All active components – tubes, transistors, opamps - have a parameter called gain-bandwidth product.  The gain is inversely proportional to the bandwidth meaning as gain increases the bandwidth decreases (high frequency response is sacrificed for gain).  Gain-bandwidth product is also dependent on the device’s parasitic capacitance, which exists in any active component.  The lower the capacitance, the better the bandwidth.  Parasitic capacitance is a product of the internal components of the device during the fabrication process and it cannot be reduced or eliminated.

The ECC83 is optimal for the color it imparts on guitar signals but its inherent parasitic capacitance limits its high frequency performance.   That is why an ECC83 tube has a brighter clean tone than an overdriven tone – with the ECC83 pushed into heavy metal overdrive, you’re compromising high frequencies.  You’re adding ear-pleasing even ordered harmonics at the expense of high frequencies.

EF86s are optimal in that they have higher gain, lower noise, and lower parasitic capacitance than the ECC83 and were popular as input stages for the microscopic signals from vinyl record needles in hi-fi stereo systems.  They are very clean pristine audio tubes at high gain.  But they impart little harmonic color and tend to sound “sterile” with guitars (precisely why they are ideal for phono records).  EF86s also are notorious for being microphonic and when operating in high gain they tend to “squeal” in a hostile vibrant environment like a guitar combo amp.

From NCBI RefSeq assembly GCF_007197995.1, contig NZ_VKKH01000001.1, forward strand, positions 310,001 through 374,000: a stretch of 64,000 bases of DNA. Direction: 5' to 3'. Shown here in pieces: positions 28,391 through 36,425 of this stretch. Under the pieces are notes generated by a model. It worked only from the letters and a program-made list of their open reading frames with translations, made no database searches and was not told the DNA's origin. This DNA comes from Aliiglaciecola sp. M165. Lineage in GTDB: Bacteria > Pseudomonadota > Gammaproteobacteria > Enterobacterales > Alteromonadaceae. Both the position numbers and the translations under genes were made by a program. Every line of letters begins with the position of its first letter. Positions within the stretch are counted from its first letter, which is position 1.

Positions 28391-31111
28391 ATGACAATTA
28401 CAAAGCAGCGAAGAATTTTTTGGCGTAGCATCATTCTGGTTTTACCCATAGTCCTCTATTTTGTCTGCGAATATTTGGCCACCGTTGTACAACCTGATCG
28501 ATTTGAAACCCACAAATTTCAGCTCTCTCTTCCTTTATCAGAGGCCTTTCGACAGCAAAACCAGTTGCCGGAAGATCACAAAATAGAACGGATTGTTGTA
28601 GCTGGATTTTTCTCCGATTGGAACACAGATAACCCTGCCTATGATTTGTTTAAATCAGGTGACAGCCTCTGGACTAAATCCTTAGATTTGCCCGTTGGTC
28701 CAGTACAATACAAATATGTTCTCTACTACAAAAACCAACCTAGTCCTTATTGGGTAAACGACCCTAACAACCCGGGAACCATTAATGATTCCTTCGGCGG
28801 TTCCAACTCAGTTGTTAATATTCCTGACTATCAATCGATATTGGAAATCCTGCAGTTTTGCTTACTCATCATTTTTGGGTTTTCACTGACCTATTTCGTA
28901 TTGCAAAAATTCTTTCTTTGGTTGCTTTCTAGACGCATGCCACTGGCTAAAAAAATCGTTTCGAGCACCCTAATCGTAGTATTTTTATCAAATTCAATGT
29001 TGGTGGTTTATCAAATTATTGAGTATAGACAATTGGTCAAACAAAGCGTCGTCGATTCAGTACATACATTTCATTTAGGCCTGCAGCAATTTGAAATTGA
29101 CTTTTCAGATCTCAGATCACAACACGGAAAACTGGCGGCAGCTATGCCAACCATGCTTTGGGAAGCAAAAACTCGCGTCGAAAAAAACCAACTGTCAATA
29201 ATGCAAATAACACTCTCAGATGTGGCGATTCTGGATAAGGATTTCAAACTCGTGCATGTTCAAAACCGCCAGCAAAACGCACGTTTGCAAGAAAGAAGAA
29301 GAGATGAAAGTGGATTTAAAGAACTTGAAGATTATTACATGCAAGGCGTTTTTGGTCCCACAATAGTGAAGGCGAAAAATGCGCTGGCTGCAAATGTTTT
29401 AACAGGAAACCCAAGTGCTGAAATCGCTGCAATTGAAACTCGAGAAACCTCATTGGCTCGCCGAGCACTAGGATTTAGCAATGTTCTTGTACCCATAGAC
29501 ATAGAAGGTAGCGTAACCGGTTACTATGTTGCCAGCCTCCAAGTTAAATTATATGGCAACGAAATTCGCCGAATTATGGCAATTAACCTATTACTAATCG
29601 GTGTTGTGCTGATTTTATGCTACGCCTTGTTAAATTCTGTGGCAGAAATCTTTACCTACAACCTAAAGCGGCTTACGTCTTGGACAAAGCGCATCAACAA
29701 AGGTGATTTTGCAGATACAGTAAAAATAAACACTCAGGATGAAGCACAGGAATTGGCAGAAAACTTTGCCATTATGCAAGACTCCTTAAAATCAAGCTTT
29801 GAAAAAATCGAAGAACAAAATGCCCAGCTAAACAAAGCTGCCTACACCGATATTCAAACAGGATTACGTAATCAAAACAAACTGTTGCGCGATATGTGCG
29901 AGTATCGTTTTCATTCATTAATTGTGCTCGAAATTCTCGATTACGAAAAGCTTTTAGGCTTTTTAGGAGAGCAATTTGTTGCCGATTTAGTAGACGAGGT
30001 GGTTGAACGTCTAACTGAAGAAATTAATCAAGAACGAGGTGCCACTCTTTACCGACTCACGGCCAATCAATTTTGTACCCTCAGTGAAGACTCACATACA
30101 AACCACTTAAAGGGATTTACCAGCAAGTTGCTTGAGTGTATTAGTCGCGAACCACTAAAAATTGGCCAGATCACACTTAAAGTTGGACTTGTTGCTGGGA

So the Selmer design exploits the best features of the ECC83 and EF86 – the ECC83 is the input stage where it imparts its color on the guitar and the EF86 is post the tone filters where its superior gain-bandwidth and low noise is exploited.  The Twin Thirty divides the gain between the ECC83 and EF86 – by operating the ECC83 at lower gain and the EF86 at higher gain, the gain product of both stages is equivalent to a proper guitar preamp.  With the ECC83 operating at less gain it is capable of better bandwidth (read more high frequencies).  The EF86 breezily passes the same high frequencies.  This is why the Selmer Twin Thirty sounds so crisp and juicy – the high frequencies of single coils shines through on this amp like nothing else.  This is also why the Selmer is so quiet – the low noise EF86 carries the bulk of the amplifying chores.  An unfortunate compromise of this design is lack of sufficient overdrive at the input stage because the ECC83 is not dimed out like a typical guitar amp.